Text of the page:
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The State of New Yogurt

The State of New Yogurt

Jon Stewart lampoons New York lawmakers’ yogurt debate

I don’t always find the segments on The Daily Show with Jon Stewart all that funny, but every so often he hits on something that gives me a chuckle. And Thursday night I found myself nodding my head at the TV and laughing aloud at one of those moments.

Stewart poked fun at the silly spectacle of a debate over whether or not to designate yogurt as the official state snack of New York, after lawmakers took to the floor to consider the bill in the state Senate earlier this week. It seemed a fitting representation of the state of politics and the political process today.

The idea for the bill was suggested by a local fourth-grade class, according to Republican State Senator Michael H. Ranzenhofer, who sponsored the bill.

Ranzenhofer said the idea for yogurt as the state snack came from teacher Craig Schroth’s class at Byron-Bergen. Earlier this year, the fourth-grade class had been learning about state government, when the Russian government blocked a shipment of Chobani yogurt during the Winter Olympics, Ranzenhofer said.

The ensuing debate over that bill was described by the New York Times, Animated Debate in New York State Capital? It’s About Yogurt:

The New York State Senate sometimes considers weighty matters like taxes and budgets.

On Tuesday, it focused its attention on yogurt.

Specifically, it took up a proposal to designate yogurt as the official state snack. Yogurt production happens to be a booming industry upstate.

But in Albany, no matter is too small to provoke disagreement. And honoring yogurt, it turned out, was too much for some lawmakers to stomach.

One senator, Liz Krueger, a Manhattan Democrat, suggested the designation might be inconsiderate to people who are lactose intolerant. Another, Gustavo Rivera, a Bronx Democrat, wondered if yogurt could count as a snack if it were consumed at breakfast time.

Alternative snack ideas were raised. The distinction between Greek yogurt and regular yogurt was clarified.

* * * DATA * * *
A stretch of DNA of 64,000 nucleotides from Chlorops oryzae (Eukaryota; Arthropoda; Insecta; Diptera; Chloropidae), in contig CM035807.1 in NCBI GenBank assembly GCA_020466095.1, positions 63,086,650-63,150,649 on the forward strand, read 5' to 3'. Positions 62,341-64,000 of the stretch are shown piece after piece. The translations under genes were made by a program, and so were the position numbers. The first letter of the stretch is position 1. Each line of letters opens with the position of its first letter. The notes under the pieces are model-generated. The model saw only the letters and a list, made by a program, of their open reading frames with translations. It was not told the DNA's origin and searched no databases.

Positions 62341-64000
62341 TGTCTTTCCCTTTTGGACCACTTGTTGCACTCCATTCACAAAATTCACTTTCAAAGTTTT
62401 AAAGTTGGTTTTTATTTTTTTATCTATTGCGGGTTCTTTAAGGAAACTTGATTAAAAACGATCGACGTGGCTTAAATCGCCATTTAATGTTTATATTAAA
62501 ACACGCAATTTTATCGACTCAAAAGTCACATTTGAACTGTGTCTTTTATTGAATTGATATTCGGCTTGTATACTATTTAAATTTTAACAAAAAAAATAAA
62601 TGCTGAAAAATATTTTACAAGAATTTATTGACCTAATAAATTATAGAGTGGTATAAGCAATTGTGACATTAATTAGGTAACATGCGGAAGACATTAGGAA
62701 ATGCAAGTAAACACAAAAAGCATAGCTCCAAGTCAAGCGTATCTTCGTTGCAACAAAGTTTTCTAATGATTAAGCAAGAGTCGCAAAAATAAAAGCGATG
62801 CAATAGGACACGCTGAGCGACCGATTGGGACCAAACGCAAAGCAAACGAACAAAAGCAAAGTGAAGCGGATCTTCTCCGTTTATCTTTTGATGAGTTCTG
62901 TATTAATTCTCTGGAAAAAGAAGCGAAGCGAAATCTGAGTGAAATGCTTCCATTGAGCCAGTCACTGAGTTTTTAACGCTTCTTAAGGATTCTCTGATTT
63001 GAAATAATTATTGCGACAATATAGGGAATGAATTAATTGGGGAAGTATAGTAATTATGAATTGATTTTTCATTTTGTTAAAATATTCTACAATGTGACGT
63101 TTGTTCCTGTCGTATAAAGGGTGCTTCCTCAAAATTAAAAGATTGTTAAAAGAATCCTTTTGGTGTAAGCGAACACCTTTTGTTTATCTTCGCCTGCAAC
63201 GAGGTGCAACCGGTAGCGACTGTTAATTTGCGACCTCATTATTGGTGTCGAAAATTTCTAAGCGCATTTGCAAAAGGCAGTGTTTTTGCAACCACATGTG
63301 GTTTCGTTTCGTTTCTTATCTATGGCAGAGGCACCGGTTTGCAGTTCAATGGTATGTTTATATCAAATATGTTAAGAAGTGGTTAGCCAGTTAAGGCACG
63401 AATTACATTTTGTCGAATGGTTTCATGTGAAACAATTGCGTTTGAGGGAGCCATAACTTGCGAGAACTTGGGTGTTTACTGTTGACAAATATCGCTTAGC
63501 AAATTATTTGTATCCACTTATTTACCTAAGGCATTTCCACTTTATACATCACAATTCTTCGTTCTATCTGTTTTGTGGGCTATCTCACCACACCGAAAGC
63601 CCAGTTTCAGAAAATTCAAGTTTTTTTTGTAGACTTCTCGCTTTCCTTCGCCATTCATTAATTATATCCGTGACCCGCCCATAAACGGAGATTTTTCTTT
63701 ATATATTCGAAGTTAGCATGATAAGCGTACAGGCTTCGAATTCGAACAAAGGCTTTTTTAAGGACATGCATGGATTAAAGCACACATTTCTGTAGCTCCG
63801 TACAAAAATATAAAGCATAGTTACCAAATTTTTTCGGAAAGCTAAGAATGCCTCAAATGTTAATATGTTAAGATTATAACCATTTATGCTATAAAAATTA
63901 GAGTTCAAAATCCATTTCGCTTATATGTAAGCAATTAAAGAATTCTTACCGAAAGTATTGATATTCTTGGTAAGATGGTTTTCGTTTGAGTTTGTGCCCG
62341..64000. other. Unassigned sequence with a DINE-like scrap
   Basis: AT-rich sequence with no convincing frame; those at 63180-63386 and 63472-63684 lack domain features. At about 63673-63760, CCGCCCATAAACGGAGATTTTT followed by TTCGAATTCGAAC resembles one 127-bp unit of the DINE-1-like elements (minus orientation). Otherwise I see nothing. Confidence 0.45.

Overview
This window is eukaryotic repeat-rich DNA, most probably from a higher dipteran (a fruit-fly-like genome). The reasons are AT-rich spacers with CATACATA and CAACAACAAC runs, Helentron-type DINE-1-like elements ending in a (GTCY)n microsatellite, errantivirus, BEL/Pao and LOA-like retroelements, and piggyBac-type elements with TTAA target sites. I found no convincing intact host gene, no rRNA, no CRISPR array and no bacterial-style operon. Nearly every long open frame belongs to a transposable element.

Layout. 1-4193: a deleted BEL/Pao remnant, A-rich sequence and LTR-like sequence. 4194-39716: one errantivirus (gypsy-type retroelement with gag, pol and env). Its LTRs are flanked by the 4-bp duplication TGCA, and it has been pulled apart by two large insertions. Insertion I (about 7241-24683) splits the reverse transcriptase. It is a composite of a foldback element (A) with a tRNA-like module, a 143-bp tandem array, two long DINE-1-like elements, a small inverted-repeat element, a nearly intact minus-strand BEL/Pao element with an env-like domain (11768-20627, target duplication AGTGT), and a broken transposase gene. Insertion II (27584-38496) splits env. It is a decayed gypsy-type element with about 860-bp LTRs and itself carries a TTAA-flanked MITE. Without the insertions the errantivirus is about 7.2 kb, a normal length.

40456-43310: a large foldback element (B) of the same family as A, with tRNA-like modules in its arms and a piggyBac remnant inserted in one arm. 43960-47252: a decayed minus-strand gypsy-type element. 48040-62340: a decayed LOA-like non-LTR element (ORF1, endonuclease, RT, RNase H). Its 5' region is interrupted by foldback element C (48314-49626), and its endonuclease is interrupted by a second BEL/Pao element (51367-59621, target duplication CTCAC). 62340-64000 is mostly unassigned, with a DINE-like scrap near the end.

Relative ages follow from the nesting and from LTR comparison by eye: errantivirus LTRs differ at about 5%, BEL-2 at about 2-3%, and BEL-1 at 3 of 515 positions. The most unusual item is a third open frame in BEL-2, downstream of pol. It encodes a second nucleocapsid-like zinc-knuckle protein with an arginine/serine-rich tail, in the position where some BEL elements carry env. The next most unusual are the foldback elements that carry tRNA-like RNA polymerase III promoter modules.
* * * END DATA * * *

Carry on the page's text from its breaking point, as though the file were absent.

View Stewart’s play-by-play of some of the best debate highlights below, in two videos.  Code Pink (sort of) even has a cameo. (Warning, some profanity).

After nearly forty-five minutes, the bill eventually passed by a 52 to 8 vote and has been sent on to the State Assembly.

But Stewart had a closing message for lawmakers before the bill’s next vote.

“Before the Assembly takes up debate on state bill A8994, I want to remind them that when it comes to yogurt attaining the designation of state snack, I must reinforce to our representatives that the good people of New York do not give a f***.”

[Featured image: Comedy Central, The Daily Show video]


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I think that they were just having fun. The debate over “New Mexico is a State Day” in the Congressional Record is one of the funniest things I have ever read. So I think he is being petty. Legislators can relax a bit also.

I recall when New York State designated the bee as the state bug (as opposed to the state insect). They couldn’t resist a bunch of fourth graders pretending to be bees.

(PS – The famous state designation of PI as 2.9 was also done in fun.)

All intense and highly researched debate aside, this NY state bill codifying an official state snack of New York accurately portrays our current political ‘culture’. (Pun intended)

Next up: consideration of the State “Idiot.”

Interesting how they had so much time to debate this but not the NY SAFE Act

Henry Hawkins | May 9, 2014 at 11:08 am

After consideration of the State Idiot comes how many devils may dance on the head of a pin.

It’s an old tradition. Fourth grade seems to be when it happens. I suppose they petition for something dumb – the state fossil, state bird, state cookie, blah blah – to see how government works, even if it doesn’t work very hard.

If the petition doesn’t come from a fourth grade, it’s a sign of trouble, such as the state with a state mineral found in only one known lump of rock in the state. The rock is on private land, and a geologist who had a bit of a sideline chipping off samples wanted to retain access when the ownership changed hands. So he managed to get it declared the state mineral, which gave him access to this unique rock. The new owners weren’t overly excited about minerals and would have been happy to have him hire a rigger to haul the whole boulder away, but the geologist was too much of a cheapskate. Exactly who had to bribe whom to make all this foolishness happen wasn’t covered in the papers.

BannedbytheGuardian | May 9, 2014 at 10:13 pm

Yoghurt & kheffir. are easily made however some batches don’t quite set . They can be drunk. like it is in most of the original Kurd / central asian / Russian / noth west med regions .